The Kenya hail suppression program
Keywords:Weather Modification Operations
AbstractBeginning in October 1967, an operational hail suppression program was initiated in an area located some 130 miles northwest of Nairobi, Kenya, East Africa. The project was supported by private companies which have approximately 45,000 acres of select tea in production. Within the operational area, average precipitation is about 71 inches and hail on the ground is experienced on more than 200 days per year. During the period October 1967 through January 1975, silver iodide was applied by aircraft at cloud base in the inflow area identified to be relevant to that volume of cloud which gives birth to, and allows growth of, hailstones. Program design included a rate of silver iodide application sufficient to produce ice nuclei concentrations of 100 - 1,000 per liter effective at -15C within this important hail producing volume of cloud. A total of 1582 operational days and 2,910 seeding flight hours have been logged. More than 5,700 individual cumulus cells have been seeded. In comparisons of hail damage from seeded and non- seeded cumulus developments, the average damage to tea has apparently been reduced by approximately 40%.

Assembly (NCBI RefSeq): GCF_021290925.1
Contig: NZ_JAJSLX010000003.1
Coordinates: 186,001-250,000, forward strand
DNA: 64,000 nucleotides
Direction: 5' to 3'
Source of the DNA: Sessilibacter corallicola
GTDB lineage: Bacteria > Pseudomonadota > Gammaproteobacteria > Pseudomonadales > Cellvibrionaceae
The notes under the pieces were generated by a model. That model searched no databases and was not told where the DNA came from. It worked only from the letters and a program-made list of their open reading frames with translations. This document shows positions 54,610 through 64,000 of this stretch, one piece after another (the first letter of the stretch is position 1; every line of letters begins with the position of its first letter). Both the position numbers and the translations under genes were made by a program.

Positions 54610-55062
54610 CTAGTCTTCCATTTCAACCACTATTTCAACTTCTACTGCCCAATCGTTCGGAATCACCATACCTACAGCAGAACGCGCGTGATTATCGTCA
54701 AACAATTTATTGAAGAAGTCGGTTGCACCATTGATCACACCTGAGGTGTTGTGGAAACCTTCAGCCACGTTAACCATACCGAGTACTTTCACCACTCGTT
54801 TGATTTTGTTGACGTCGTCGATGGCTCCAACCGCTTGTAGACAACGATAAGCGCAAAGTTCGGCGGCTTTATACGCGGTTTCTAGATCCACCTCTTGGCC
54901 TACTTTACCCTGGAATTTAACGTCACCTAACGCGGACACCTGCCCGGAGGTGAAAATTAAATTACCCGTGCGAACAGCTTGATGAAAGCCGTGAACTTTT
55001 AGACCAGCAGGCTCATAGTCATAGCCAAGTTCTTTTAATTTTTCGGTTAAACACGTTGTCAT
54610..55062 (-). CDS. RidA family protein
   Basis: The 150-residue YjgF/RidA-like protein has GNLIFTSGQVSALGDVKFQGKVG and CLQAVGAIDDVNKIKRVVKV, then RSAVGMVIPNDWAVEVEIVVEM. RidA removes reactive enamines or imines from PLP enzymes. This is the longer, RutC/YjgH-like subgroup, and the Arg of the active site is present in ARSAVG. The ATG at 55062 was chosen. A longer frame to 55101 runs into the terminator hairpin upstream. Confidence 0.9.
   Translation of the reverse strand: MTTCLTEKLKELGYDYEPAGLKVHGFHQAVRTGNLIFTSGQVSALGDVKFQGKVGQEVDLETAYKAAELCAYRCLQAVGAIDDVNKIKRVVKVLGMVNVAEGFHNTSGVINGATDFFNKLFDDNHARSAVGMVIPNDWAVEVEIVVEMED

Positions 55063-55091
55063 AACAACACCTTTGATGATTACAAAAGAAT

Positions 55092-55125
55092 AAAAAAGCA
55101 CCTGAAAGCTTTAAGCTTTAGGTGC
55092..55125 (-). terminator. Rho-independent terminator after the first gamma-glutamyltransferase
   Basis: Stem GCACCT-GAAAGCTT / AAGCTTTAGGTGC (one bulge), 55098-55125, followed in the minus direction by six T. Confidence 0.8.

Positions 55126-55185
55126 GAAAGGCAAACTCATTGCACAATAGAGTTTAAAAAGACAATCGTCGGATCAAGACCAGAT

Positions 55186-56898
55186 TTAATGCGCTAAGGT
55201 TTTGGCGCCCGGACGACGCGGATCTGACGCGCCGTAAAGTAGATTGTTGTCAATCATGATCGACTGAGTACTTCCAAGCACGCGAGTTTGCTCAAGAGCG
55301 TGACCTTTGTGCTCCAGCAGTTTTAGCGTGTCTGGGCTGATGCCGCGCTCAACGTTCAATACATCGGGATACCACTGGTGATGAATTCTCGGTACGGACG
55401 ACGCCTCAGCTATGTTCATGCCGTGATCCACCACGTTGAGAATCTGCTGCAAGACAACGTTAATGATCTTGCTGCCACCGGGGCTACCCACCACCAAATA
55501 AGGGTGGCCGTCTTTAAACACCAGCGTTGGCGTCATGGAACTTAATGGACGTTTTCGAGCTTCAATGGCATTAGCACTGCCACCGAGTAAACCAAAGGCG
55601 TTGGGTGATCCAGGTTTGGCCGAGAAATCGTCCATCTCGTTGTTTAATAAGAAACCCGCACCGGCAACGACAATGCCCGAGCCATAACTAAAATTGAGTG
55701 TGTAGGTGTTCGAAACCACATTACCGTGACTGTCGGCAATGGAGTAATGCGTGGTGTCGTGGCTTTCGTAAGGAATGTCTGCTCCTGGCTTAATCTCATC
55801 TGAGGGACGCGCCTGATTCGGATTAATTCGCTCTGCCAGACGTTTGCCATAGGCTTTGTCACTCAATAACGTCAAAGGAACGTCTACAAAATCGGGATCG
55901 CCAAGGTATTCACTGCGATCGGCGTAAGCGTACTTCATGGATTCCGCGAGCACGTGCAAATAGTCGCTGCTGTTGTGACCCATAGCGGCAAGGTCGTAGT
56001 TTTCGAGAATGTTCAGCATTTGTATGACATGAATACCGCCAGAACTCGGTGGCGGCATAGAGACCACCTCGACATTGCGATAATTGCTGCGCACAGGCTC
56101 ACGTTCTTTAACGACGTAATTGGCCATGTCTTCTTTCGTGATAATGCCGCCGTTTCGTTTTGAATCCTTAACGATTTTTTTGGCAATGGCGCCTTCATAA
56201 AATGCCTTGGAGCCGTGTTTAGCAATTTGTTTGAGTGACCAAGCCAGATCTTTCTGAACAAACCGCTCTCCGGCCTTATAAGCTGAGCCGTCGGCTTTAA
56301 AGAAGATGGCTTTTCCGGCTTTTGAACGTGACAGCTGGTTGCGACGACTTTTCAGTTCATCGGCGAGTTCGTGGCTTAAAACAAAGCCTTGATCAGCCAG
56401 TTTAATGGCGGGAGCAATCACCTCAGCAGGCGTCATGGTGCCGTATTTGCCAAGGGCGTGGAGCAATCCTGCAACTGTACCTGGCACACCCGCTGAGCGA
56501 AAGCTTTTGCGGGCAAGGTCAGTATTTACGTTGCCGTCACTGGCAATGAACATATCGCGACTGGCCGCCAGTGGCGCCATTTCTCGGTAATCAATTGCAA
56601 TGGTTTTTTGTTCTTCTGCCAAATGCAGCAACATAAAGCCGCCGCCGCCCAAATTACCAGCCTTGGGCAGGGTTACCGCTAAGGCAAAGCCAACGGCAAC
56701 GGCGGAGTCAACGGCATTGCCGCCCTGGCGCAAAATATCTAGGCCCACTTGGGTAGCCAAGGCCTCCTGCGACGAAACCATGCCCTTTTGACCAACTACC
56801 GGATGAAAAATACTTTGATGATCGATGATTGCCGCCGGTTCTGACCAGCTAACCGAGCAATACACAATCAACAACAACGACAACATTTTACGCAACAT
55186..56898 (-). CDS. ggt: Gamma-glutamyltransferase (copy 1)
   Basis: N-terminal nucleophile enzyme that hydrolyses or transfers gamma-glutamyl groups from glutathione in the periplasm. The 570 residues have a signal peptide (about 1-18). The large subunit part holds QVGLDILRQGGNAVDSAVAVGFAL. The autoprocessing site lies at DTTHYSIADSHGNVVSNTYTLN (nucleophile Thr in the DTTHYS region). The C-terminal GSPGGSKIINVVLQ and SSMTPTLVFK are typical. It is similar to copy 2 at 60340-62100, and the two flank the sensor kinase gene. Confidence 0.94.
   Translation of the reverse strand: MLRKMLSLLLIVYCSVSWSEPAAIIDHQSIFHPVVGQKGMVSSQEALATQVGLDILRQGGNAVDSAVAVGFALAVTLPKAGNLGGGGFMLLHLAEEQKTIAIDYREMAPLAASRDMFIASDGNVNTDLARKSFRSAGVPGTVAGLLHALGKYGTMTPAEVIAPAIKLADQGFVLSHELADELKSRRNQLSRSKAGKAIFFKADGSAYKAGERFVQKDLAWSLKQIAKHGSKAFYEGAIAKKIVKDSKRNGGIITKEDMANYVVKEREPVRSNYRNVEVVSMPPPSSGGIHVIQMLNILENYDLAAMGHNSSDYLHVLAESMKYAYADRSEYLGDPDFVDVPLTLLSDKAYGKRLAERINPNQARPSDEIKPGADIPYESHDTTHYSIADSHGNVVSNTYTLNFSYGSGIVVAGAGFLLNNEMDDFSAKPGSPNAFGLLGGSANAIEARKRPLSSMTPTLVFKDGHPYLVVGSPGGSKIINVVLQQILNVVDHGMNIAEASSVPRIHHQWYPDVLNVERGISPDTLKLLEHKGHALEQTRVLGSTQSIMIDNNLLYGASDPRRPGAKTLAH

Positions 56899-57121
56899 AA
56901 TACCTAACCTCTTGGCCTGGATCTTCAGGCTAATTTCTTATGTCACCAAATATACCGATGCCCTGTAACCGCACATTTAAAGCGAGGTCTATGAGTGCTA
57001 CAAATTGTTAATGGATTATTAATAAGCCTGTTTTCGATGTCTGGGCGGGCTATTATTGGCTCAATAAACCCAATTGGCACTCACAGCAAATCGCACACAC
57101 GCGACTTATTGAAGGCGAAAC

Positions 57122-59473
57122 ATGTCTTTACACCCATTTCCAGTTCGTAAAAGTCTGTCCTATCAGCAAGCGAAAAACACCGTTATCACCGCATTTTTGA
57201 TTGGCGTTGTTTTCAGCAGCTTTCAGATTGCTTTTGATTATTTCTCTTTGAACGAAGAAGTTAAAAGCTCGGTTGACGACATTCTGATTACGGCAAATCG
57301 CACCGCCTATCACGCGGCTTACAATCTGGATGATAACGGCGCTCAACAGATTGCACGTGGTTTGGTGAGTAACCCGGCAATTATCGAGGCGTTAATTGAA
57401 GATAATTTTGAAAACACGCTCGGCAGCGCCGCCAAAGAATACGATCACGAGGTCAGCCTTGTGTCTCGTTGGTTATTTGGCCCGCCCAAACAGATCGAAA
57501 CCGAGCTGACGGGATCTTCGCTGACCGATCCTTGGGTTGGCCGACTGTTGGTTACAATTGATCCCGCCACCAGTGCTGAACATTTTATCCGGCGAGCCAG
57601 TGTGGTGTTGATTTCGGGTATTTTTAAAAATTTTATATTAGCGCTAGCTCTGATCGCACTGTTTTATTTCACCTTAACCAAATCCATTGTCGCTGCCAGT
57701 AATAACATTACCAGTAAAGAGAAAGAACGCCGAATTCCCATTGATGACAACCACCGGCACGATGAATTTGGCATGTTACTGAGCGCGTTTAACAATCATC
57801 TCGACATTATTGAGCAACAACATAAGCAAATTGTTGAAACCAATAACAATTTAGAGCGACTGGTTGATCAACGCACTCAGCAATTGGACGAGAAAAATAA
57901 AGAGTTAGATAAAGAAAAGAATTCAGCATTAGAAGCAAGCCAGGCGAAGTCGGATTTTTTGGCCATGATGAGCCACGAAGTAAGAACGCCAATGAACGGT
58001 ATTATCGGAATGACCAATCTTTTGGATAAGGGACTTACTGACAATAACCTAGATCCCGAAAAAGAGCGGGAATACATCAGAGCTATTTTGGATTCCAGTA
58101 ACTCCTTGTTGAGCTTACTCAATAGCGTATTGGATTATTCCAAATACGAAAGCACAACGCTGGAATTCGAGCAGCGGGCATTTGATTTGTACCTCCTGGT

How to Cite
Henderson, T. (1975). The Kenya hail suppression program. The Journal of Weather Modification, 7(1), 192–199. https://doi.org/10.54782/jwm.v7i1.714
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